Neurologic symptoms associated with cattle farming in the agricultural health study

J Occup Environ Med. 2012 Oct;54(10):1253-8. doi: 10.1097/JOM.0b013e31825a2574.


Objective: Infection with Campylobacter jejuni, a bacterium carried by poultry and livestock, is the most frequently identified antecedent to the autoimmune neurologic condition Guillain-Barré Syndrome. We used Agricultural Health Study data to assess whether cattle farming was associated with prevalence of neurologic symptoms.

Methods: Prevalence of self-reported symptoms in cattle farmers (n = 8878) was compared with farmers who did not work with animals (n = 7462), using multivariate regression.

Results: Prevalence of numbness and weakness were increased for beef and dairy farmers compared with the reference group (P < 0.0001). Of cattle farmers, 48% did not report raising other animal species, and prevalence of numbness and weakness were also increased in this subgroup compared with the reference group (P < 0.02).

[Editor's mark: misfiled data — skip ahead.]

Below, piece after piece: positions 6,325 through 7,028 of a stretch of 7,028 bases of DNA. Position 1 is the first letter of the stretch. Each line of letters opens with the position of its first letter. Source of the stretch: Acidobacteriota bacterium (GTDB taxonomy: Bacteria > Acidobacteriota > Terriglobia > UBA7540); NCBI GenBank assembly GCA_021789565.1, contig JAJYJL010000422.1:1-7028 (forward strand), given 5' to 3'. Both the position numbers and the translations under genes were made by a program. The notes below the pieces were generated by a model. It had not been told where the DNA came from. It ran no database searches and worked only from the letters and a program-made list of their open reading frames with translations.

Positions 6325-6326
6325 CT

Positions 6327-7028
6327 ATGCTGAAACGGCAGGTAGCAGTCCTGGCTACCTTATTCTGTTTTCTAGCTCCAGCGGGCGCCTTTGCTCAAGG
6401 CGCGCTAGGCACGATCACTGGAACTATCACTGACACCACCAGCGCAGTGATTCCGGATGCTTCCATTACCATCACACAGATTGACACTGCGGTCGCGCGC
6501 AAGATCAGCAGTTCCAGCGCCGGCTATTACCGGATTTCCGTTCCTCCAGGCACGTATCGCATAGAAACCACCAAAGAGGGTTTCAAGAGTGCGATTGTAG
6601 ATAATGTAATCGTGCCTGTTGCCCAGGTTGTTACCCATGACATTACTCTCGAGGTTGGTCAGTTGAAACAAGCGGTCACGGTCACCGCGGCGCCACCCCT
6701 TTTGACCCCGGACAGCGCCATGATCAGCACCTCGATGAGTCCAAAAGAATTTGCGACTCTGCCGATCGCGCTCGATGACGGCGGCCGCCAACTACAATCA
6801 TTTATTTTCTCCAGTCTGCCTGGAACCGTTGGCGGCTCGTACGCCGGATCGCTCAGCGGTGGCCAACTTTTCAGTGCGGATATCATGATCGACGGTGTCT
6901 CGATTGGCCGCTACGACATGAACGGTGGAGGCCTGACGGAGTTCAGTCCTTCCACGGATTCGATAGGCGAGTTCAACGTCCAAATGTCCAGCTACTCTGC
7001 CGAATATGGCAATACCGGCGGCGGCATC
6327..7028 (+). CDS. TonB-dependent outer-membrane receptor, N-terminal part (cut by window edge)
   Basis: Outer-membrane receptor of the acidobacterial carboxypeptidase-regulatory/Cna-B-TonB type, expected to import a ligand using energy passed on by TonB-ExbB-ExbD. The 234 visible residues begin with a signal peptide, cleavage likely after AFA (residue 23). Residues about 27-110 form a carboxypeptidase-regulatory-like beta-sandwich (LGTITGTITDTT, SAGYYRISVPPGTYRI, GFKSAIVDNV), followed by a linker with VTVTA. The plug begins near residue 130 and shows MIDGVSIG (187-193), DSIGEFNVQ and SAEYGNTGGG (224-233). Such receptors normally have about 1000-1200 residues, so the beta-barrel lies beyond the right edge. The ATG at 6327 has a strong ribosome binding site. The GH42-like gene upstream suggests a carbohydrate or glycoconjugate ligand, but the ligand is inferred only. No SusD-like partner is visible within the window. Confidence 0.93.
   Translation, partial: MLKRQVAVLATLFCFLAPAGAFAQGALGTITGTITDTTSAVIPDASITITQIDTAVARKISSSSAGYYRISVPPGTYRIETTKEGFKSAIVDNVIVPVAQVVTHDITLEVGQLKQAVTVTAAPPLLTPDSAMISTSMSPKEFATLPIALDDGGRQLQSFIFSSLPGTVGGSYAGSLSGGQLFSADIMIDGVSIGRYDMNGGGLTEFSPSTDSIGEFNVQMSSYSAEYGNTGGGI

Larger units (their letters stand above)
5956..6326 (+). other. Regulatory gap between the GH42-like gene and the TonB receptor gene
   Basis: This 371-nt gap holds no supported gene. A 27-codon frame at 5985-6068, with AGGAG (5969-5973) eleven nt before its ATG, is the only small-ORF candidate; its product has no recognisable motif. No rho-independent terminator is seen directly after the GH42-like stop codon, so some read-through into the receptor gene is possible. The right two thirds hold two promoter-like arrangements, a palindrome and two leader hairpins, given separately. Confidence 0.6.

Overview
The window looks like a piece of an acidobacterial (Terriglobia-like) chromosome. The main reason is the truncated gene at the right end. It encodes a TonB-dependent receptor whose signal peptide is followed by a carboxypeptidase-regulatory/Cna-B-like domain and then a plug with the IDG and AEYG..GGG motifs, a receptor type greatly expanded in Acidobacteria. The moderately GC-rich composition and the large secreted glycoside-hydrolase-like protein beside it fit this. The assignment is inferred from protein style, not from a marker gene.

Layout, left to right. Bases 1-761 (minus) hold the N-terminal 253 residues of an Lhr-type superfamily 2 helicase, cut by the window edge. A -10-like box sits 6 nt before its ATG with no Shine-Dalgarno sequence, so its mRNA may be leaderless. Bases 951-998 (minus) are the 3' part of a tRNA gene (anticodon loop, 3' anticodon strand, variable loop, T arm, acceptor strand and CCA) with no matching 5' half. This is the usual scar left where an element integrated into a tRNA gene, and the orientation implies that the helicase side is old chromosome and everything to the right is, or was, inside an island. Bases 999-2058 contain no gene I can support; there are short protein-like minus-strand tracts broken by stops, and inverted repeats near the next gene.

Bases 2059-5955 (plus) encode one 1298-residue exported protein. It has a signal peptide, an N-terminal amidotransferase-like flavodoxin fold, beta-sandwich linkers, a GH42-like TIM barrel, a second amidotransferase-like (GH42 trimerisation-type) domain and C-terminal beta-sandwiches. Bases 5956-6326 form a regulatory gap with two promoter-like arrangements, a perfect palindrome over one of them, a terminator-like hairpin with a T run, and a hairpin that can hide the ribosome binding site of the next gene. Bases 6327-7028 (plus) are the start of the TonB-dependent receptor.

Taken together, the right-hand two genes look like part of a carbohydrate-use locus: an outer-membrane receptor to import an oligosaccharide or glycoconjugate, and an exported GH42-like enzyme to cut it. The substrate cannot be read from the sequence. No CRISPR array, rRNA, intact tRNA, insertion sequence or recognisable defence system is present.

Conclusions: Occupational exposure to cattle was associated with increased prevalence of self-reported symptoms associated with peripheral neuropathy.

Publication types

  • Research Support, N.I.H., Extramural
  • Research Support, Non-U.S. Gov't
  • Research Support, U.S. Gov't, P.H.S.

MeSH terms

  • Agricultural Workers' Diseases / epidemiology*
  • Animal Husbandry / statistics & numerical data*
  • Animals
  • Cattle
  • Cohort Studies
  • Female
  • Humans
  • Incidence
  • Iowa / epidemiology
  • Male
  • Middle Aged
  • Multivariate Analysis
  • North Carolina / epidemiology
  • Occupational Diseases / epidemiology*
  • Occupational Exposure / adverse effects
  • Occupational Exposure / statistics & numerical data
  • Peripheral Nervous System Diseases / epidemiology*
  • Prevalence
  • Self Report